Other than the short stretch of Bridge Road that links Swine Creek to Middlefield, the trail is now paved south from Mountain Run.
However, as of May 2018, there were a couple 1 to 2-foot sections of the trail that'd been cut out for some sort of maintenance and filled with gravel, which had started to wash out due to rain. I found these jarring - even on my mountain. Recommend roadies either dismount, or slow to a near stop so you can see the terrain.
Also, Bridge Road is in rougher condition due to the presence of buggies - but this can be ridden on a road bike with a little extra care so as to not wipe out in a rut, or road apples! Hybrids and mountain bikes will have no issue here.
The Holmes County Trail is part of the Ohio To Erie Trail trans-Ohio Route. I have ridden this trail several times. The southern section is a great addition as it takes cross Ohio riders off of the very busy U.S. 62 which one previously had to navigate as part of connecting the Mohican Valley Trail from the Bridge of Dreams to the northern section of the Holmes County Trail in Killbuck, OH. The trail north out of Killbuck is a wide paved path designed to accommodate both cyclists, pedestrians and Amish horse-drawn buggies. All that is needed is the gap between Glenmont and Killbuck to be completed and this will be a 5 star trail.
This trail is part of the Ohio To Erie Trail Route and spans the distance between Dalton and Massillon, Ohio. It is paved on both ends with a 3 mile section of crushed gravel surface in the middle. The signage on the trail is excellent giving the rider names of road crossings and the distances to the next crossing. The trail is mostly flat with just a few short steep climbs near Massillon. The views consist mostly of well maintained local farms but as the leaves fill in on the trees in the spring I'm not certain how much a rider will be able to see of these. If you are planning to ride the Ohio to Erie route then you'll obviously experience this trail, otherwise it is not one that is a must ride.
May 1 was a beautiful evening so after work I rode from Vanderhoof Rd to Forty Corners. The section between Butterbridge Rd (south of Canal Fulton) to Forty Corners was pretty rugged after a hard winter/spring. Lots of washouts and craters so ride a little slower and keep your eyes on the trail. As an alternative ride the Olde Muskingum Trail on the west side. It can be accessed by crossing over the river on Cherry St in Canal Fulton or over the Forty Corners Bridge (now just pedestrians and cyclists) or in the middle on Butterbridge Rd.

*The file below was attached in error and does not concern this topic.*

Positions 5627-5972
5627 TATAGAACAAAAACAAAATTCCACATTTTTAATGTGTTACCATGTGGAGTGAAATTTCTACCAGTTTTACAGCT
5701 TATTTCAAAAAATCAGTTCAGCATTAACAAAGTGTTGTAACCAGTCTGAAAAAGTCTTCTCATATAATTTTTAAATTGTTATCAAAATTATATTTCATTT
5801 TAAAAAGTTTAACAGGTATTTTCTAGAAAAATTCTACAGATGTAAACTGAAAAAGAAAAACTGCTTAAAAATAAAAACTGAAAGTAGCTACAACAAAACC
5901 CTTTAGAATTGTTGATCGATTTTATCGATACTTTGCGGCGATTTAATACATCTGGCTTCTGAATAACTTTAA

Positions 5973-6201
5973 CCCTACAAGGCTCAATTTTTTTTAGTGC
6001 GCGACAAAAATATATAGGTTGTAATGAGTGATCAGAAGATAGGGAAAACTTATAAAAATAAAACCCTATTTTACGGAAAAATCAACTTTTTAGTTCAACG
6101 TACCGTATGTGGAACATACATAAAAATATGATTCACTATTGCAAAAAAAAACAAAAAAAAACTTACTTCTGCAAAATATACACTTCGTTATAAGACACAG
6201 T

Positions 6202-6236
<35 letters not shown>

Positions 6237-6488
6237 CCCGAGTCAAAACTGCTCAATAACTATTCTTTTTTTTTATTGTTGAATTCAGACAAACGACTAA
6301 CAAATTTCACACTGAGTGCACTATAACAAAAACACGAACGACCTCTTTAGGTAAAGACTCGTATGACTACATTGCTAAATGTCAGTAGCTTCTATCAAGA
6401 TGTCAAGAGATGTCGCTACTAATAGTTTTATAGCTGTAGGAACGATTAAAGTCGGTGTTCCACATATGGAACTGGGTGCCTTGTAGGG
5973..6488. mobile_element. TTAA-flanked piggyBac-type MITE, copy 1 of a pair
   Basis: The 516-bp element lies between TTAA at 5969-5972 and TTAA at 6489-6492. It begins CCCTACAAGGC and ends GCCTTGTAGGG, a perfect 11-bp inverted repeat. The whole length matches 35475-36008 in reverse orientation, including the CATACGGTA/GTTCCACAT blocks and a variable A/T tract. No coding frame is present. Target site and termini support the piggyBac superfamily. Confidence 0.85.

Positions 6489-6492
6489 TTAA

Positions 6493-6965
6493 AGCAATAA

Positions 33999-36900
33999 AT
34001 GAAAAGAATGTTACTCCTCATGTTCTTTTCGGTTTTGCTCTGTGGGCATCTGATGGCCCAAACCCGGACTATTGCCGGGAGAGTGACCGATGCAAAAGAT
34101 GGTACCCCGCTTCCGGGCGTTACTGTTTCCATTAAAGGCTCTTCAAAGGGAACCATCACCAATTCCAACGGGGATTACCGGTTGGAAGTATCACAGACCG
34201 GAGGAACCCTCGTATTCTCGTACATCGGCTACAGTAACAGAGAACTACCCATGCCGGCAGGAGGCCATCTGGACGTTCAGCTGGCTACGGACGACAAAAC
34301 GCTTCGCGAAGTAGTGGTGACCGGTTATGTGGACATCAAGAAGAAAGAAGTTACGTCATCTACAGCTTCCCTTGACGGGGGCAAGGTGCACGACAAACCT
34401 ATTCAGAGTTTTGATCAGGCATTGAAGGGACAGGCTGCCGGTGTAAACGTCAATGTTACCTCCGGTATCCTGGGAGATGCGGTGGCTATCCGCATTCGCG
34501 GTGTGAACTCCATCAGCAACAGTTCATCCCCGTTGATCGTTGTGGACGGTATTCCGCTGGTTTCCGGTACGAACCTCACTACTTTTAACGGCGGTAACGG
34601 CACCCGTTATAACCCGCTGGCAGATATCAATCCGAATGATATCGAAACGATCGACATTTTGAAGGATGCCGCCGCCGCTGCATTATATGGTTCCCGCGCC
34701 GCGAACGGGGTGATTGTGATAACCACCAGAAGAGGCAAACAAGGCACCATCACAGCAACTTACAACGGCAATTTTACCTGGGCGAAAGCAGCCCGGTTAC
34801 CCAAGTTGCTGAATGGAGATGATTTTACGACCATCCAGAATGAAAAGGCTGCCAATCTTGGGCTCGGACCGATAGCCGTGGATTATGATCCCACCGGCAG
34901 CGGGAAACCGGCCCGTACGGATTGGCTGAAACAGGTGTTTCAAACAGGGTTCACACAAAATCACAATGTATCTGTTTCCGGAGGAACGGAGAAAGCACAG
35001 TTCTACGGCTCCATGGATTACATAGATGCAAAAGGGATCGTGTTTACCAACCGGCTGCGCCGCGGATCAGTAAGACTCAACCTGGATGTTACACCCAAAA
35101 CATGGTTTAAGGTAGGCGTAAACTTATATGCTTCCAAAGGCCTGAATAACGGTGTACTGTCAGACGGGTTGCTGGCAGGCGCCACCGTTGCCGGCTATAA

I struggle to call this much of a trail as it really isn't more than a glorified sidewalk that replaced an old railroad line through town. From what I've been able to ascertain from Google Maps this trail seems as though it has the possibility of being extended in both directions. However, it's hard to tell if it's the businesses on the Railroad Street end of the trail, the residences on the First Street end of the trail, the rail lines still used by CSX in the area, or the funding that is holding up future expansion. Another reviewer talked about expanding south to the Berlin Lake Trail.
I last rode this trail in July 2017 after completing a ride from Ashtabula, Ohio on the Western Reserve Greenway. The southern end of the Western Reserve Greenway connects directly to this trail when it crosses North River Road in the north end of Warren, Ohio. This trail crosses through most of Warren and ends just a few miles north of the Niles Greenway. If this gap on the southern end of the trail were closed one could ride on a trail from Ashtabula all the way to Canfield, Ohio.
This is a typical urban trail. It crosses many streets and has a couple of on-street sections. As is often typical of trails in urban settings there are sections where the rider needs to be aware of glass and debris on the trail. I found this trail visually appealing as it went through industrial and residential areas as well as through a park. Overall, the Garrett Wonders Bike Trail isn't necessarily a great trail but if it can be connected to the Niles Greenway to the south it will become an incredibly useful one.